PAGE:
With the transformation of Chinese herbal treatment from traditional preparation to modern preparation, Chinese herbal injections (CHIs) are poised to be a considerable adjuvant treatment for esophageal cancer in combination with radiotherapy or chemotherapy; they have been shown to improve clinical symptoms and nutritional status, inhibit cancer progression, and offer manageable safety profiles (Chung et al., 2015; Wu et al., 2016; Zhang et al., 2017b). Numerous biological and pharmacological studies have been conducted to explain the mechanism of CHIs against cancer. For example, Aidi injection during radiotherapy can effectively inhibit the Th1/Th2 shift among patients with esophageal cancer (Wang and Chen, 2009). However, the types of CHI are various, and the optimal strategy for combining CHIs with radiotherapy to treat esophageal cancer remains inconclusive. Network meta-analysis (NMA) can integrate direct and indirect comparisons based on clinical trials and simultaneously pool evidence on various interventions to rank their comparative efficacy and safety (Salanti et al., 2014). Recently, NMA has been accepted as a key part of the health care decision-making process due to its superiority in drug evaluation (Laws et al., 2014). Given that CHIs combined with radiotherapy are available for esophageal cancer patients, and the absence of clinical trials that directly compare the different types of CHIs, an NMA was designed and implemented in the present study to fill this knowledge gap. The NMA compared the efficacy and safety of combining CHIs with radiotherapy to treat esophageal cancer by quantitatively synthesizing the evidence. The aim was to identify the optimal strategy for treating esophageal cancer and to strengthen inferences for clinical practice in future.
Materials and Methods
The procedure of the current NMA was performed in agreement with the Preferred Reporting Items for Systematic Reviews and Meta-Analyses (PRISMA) guidelines (Liberati et al., 2009).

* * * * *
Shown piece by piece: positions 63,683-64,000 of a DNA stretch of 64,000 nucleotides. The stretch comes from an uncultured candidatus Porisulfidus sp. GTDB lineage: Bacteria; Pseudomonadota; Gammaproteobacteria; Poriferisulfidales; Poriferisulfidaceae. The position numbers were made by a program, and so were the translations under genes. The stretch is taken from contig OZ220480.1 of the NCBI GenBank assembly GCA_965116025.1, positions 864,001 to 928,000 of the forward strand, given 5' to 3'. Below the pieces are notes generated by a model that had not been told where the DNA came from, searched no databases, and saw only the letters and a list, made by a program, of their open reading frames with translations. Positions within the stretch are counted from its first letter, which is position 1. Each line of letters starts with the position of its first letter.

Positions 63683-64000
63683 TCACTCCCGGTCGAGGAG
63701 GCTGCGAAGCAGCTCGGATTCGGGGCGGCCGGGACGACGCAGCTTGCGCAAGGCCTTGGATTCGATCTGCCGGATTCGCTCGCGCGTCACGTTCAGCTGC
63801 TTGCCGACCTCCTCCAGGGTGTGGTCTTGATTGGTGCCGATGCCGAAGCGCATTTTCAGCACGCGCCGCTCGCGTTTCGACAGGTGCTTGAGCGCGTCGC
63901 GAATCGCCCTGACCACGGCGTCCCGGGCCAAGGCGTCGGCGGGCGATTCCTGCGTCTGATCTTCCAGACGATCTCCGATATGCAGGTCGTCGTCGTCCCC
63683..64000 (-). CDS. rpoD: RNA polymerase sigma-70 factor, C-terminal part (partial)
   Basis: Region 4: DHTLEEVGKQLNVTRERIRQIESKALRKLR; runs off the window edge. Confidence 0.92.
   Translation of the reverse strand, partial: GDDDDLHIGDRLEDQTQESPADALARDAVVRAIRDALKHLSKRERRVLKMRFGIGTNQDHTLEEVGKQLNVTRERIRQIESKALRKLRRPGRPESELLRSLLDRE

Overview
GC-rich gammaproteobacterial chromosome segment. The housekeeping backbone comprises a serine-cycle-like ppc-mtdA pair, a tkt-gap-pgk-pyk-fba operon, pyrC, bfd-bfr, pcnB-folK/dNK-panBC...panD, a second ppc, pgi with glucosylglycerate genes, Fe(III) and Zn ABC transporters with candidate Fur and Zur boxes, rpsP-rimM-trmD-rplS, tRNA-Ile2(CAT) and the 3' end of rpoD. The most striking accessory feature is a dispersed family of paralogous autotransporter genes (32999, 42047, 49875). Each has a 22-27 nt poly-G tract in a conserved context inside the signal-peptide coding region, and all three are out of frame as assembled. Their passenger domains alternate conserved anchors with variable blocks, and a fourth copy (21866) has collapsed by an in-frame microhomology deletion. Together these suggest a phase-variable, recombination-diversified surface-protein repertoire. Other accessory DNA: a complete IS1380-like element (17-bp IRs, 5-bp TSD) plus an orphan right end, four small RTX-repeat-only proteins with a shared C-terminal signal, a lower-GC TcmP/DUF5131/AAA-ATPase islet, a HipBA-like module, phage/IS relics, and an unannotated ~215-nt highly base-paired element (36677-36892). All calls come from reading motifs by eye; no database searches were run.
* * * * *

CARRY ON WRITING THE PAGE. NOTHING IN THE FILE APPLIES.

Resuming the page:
Database and Retrieval Strategies
The consulted electronic databases included Embase, PubMed, the Cochrane Library, the China National Knowledge Infrastructure Database (CNKI), the Wan-fang Database, the Cqvip Database (VIP), and the China Biology Medicine disc (CBMdisc). The retrieval period was from inception to March 15, 2017. No limitations were placed on the publication year, language, or blinding methods. To identify relevant publications, search terms were constructed for three domains: (1) esophageal cancer, (2) CHIs, and (3) study type (randomized controlled trials). The following terms were used for esophageal cancer: “Esophageal Neoplasms [MeSH Terms],” “Esophageal Neoplasm,” “Esophagus Neoplasm,” “Esophagus Neoplasms,” “Cancer of Esophagus,” “Cancer of the Esophagus,” “Esophagus Cancer,” “Esophagus Cancers,” “Esophageal Cancer,” and “Esophageal Cancers.” More specific retrieval strategies are provided in the supplementary file, Table S1. The retrieval strategies were appropriately developed and adopted in consultation with a reference librarian at our university. The reference lists of identified systematic reviews and meta-analyses were further searched to locate potential RCTs (Tables S2, S3).
Inclusion and Exclusion Criteria
The PICOS (patients, intervention, comparison, outcome, and study design) framework was used to select potentially relevant studies. All articles were independently reviewed by two investigators (DZ, MN). RCTs were included if they satisfied the following criteria: (1) The study included patients affected by esophageal cancer, without limitations on gender, age, race, region, or nationality. (2) The interventions involved the administration of CHIs combined with radiotherapy in either arm of treatment, and the CHIs used (such as Aidi injection, Compound kushen injection, and Kangai injection) were authorized by the China Food and Drug Administration and applied in clinics for treating tumors. (3) The study performed a comparison with esophageal cancer patients receiving only radiotherapy, regardless of its course or dosage. (4) The study described efficacy outcomes, such as the clinical effectiveness rate, performance status, and 1-year and 2-year survival rate, and the safety outcomes were ADRs, such as leucopenia, gastrointestinal reactions, and radiation esophagitis. (5) The study was a RCT that compared the relative outcomes of CHIs combined with radiotherapy.
Two investigators (JW, SL) independently perused the titles and abstracts of the identified RCTs and excluded irrelevant clinical trials. The exclusion criteria were as follows: (1) Patients were with other tumors. (2) The interventions included surgery, chemotherapy or other cancer treatments; CHIs were not combined with radiotherapy in either arm; arms from the same trials were different in their therapy duration or drug administration. (3) Relevant outcome indexes were not reported or estimated. (4) The study designs and publication types were non-RCT (for example, qualitative studies, observational studies, meta-analyses, case reports, single-arm trials, pharmacological experiments, or reviews) or were duplicates, and or the full text was unavailable.